A caution from Shadow Minister of the Environment Wilfred Abrahams to Government about putting the country in more debt has drawn the wrath of Parliamentary Secretary in the Ministry of Finance and Economic Affairs Senator Jepter Ince, who has accused the Opposition Barbados Labour Party (BLP) of unleashing “economic terrorism” on the country.
The show down occurred in the Senate on Wednesday night during debate on the Latin American Development Bank (Amendment) Bill, 2017 through which Government sought permission to purchase 1,008 ordinary shares worth $30.6 million.
The share purchase would allow Government to borrow some $15 million. However, given the country’s high debt of over $12 billion, or 138.4 per cent of Gross Domestic Product (GDP) at market prices, Abrahams expressed concern about heightened spending.
“My difficulty is that we are coming to the end of the life of this administration at which time the Government will have to face the electorate again for a new mandate, for a fresh mandate. The Government may be returned to office [or] the Government may be replaced,” Abrahams said.
“If the Government is putting itself in a position to borrow more money, then come to the people and say this money will definitely be used for these purposes. The Government knows exactly what the major issues affecting the people of Barbados are. Nobody will shoot them down for trying to address those, but do not leave us guessing.
“Let us be comfortable that we are not borrowing for borrowing sake, that we are not borrowing to spend on an election, that we are not borrowing to buy votes, that we are not borrowing to feather anybody’s nest.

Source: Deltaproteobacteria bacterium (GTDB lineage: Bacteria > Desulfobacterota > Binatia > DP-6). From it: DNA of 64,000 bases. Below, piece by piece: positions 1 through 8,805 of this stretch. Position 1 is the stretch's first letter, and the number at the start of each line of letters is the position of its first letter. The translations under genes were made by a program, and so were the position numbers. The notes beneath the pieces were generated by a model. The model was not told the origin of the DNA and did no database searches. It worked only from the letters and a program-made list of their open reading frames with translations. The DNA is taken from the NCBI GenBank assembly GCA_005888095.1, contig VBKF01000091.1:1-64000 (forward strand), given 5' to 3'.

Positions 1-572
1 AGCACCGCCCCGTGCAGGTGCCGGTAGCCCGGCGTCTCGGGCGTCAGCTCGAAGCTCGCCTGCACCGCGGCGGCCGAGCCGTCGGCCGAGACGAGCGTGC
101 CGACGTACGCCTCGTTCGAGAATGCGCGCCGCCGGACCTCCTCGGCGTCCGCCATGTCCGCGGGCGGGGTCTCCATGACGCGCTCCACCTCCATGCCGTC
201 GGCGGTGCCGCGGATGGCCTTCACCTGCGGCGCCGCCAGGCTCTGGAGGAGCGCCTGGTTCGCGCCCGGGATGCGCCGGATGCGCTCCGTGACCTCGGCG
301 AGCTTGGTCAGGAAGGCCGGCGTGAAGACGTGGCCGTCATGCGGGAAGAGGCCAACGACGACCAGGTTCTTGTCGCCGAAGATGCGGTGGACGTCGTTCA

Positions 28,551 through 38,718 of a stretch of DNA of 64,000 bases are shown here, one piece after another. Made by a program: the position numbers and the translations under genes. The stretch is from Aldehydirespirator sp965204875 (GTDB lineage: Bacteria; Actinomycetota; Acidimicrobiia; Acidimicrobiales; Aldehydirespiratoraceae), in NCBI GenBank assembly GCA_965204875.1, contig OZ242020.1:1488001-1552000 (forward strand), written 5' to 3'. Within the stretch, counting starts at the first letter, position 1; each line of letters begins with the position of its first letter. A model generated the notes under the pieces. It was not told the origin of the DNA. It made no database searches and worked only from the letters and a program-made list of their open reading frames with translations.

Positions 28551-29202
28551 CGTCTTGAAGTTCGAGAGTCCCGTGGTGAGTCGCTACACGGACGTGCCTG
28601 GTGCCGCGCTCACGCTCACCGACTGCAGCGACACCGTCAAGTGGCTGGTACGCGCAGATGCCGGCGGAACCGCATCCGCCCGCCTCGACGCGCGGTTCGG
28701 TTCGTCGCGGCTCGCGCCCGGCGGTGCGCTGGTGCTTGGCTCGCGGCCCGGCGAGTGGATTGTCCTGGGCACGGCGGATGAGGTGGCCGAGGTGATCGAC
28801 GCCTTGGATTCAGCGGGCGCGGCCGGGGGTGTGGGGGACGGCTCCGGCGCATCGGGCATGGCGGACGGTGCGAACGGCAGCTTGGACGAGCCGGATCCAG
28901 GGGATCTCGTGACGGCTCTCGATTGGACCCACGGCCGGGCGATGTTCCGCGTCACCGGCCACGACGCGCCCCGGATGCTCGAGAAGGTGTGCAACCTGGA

“Let us let the people of Barbados feel comfortable and certain knowing what the next plan of the Government is in respect to this money that it’s going to have access to and then, when you have stated that purpose, let it be done. That has not been the record so far,” Abrahams stressed.
During yesterday’s debate, the Opposition spokesman, who is hoping to become the next parliamentary representative for Christ Church East in general elections which are constitutionally due next year, also complained that the country’s infrastructure was crumbling, its health service was in disarray and that there was no real road maintenance programme to speak of.
“Our roads are a joke. The press has now taken to highlighting potholes. The fact is that everybody is complaining about the state of the roads. Barbados is overgrown [with bush]. There are not sufficient trucksl. We are flooding every time it rains.”
He therefore asked for an account of Government’s borrowing while suggesting that “it is not going to improve the schools, because a lot of the schools are in a mess.
“It is not going to improve the things that Barbadians are crying out for. Where is it going, are we spending the money on the right things?”
Abrahams also pointed to the island’s recurring sewage problem, saying it was “a disgrace”.
“It’s been going on for a while and we hear it is being addressed, it’s being fixed. Recently we heard it was fixed [but] it’s back again,” he said.